Philosophy 218
Seminar on Perception

Autumn 2008

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Where: Philosophy seminar room (H&SS 7077)
When: Tuesdays 1-3:50

Instructor: Jonathan Cohen (omit text in caps, which reduces automated spam)
office: (858) 534 6812

Office hours: Mondays 1-2 in H&SS 8072 (and by appointment; please feel free to call)

This graduate seminar in philosophy will be devoted to philosophical theories of the nature of the perceiving relation --- that relation that obtains between a subject and an object when the subject perceives the object. Interest in this topic has revived in recent years after a couple of decades of relative neglect, and some older theories are attracting new adherents. Therefore, it will serve our purposes to work through some older (mid-twentieth century) literature as well as some more recent writing.

Much of this material has connections with (and therefore will give students exposure to) central issues in contemporary philosophy of mind. However, I'll be trying to presuppose as little as possible about such matters, and you should do your best to hold me to this!

This seminar counts as a core seminar in philosophy and counts toward the distribution requirement in the area of metaphysics and epistemology.


The seminar requirements are of two main kinds: presentations, and a medium length (15 page) final paper.

Presentation: All attendees (including auditors) will be required to lead a seminar discussion (or maybe more than one, depending on our numbers). A presentation should be a critical discussion rather than a summary or book report (the presenter can assume that other participants have done the reading, and the other participants will make it the case that such an assumption is correct!), and should contain a thesis and arguments for that thesis. It can concern any topic connected with the week's reading that is of interest to the presenter. You must discuss your presentation with me sometime before the session in which you present, just to make sure we're on the same page. Seminar presentations may be given using notes or slides, but they may not be read aloud from a pre-written paper.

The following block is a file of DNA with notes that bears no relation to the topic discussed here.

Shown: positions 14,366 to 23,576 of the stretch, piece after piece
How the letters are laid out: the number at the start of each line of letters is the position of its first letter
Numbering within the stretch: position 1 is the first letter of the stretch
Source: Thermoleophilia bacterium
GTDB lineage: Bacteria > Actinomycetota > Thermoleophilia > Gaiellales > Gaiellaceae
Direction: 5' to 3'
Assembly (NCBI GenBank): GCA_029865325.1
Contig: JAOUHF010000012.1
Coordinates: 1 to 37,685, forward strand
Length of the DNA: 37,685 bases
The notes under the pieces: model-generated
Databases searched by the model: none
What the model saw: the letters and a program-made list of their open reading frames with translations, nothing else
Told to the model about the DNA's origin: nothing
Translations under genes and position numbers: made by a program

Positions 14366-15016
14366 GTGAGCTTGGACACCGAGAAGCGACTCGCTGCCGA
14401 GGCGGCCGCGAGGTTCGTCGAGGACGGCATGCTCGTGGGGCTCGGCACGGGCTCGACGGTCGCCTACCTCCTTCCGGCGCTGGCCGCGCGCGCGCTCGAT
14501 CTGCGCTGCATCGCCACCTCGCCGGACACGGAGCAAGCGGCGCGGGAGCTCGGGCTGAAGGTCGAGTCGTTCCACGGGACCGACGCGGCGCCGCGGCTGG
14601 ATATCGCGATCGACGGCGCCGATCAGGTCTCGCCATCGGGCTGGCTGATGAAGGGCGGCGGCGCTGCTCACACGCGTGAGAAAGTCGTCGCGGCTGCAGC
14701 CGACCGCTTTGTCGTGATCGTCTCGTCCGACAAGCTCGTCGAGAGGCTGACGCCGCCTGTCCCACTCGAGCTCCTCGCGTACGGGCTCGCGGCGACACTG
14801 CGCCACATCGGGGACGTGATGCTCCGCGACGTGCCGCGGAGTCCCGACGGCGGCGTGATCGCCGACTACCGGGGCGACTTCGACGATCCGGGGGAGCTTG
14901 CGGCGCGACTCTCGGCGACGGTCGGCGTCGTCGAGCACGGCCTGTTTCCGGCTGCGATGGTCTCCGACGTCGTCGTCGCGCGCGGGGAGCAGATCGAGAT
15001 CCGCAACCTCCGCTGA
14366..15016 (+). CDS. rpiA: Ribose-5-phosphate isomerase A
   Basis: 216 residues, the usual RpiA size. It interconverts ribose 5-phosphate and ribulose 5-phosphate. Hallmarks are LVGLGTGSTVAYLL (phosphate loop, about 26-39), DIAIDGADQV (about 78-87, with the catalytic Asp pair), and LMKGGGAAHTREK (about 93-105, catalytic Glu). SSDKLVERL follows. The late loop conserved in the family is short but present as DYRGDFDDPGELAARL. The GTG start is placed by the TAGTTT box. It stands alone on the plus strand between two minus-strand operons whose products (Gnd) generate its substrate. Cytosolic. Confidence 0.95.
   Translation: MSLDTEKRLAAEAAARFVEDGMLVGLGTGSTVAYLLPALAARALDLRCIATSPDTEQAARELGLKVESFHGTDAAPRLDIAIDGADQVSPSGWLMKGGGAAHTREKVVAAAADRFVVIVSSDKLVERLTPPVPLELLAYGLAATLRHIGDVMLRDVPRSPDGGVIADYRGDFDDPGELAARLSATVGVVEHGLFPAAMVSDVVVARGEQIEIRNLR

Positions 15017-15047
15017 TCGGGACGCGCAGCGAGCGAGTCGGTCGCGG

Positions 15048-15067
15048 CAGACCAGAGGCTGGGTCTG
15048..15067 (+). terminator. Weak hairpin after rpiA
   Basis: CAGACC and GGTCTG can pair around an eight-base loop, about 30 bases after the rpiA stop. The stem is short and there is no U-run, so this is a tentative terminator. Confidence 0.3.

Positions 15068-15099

Final Paper: Students taking the course for credit will pass in a single 15 page paper by the end of the quarter (extensions will be granted only in cases of extreme emergency), on a topic of their own choosing that relates to the subject matter of the course. All such papers must be pre-approved in conversation with me. I mean it. Really.


I will determine your grade based on the following breakdown:
25% seminar presentations and participation
75% final paper

Tentative Schedule

All readings that are not available online will be made available in a basket in the department library. Readings marked with an asterisk are optional.

1Introduction, planningnone Jonathan
2Some Problems of Perception Robinson, Perception, ch1; Valberg, "The Puzzle of Experience" (in Crane, ed., The Contents of Experience), *Crane, "The Problem of Perception" in the Stanford Encyclopedia of Philosophy Tarun
3Sense DataPrice, Perception, 1-20, 27-33; Austin, Sense and Sensibilia, Chapters III, V; Jackson, Perception: A Representative Theory, ch 1, 3, 4; Peacocke, "Sensational Properties: Theses to Accept and Theses to Reject"; *Broad, "The Theory of Sensa", in his Scientific Thought Damon, Vidit
4Adverbialism Ducasse, "Moore's Refutation of Idealism" in Schilpp (ed.) The Philosophy of G. E. Moore; Tye, "The Adverbial Approach to Visual Experience" *Jackson, Perception: A Representative Theory, 63-72; Nanhee
5Intentionalism Harman, "The Intrinsic Quality of Experience"; Block, "Inverted Earth"; Byrne, "Intentionalism Defended"; *Pautz, "An Argument for the Intentional View of Visual Experience" (long) Peter, Theron
6The Qualia View Block, "Mental Paint"; Shoemaker, "Qualities and Qualia: What's In the Mind?"; Tye "Visual Qualia and Visual Content Revisited" James, Nat
7Disjunctivism Hinton, "Visual Experiences"; McDowell, "Criteria, Defeasibility, and Knowledge"; Byrne and Logue, "Either/Or" Daniel, Nate
8Naive Realism Martin, "On Being Alienated" (long); Crane, "Is There a Perceptual Relation?"; Hellie, "Beyond Phenomenal Naivete"; *Martin, "The Transparency of Experience" (long) Sarah
9The Property Complex View Johnston, "The Obscure Object of Hallucination" (long); David Sosa, "Perceptual Friction"; *Bealer, Quality and Concept Joyce, Damon
10Catch up and party! ? ?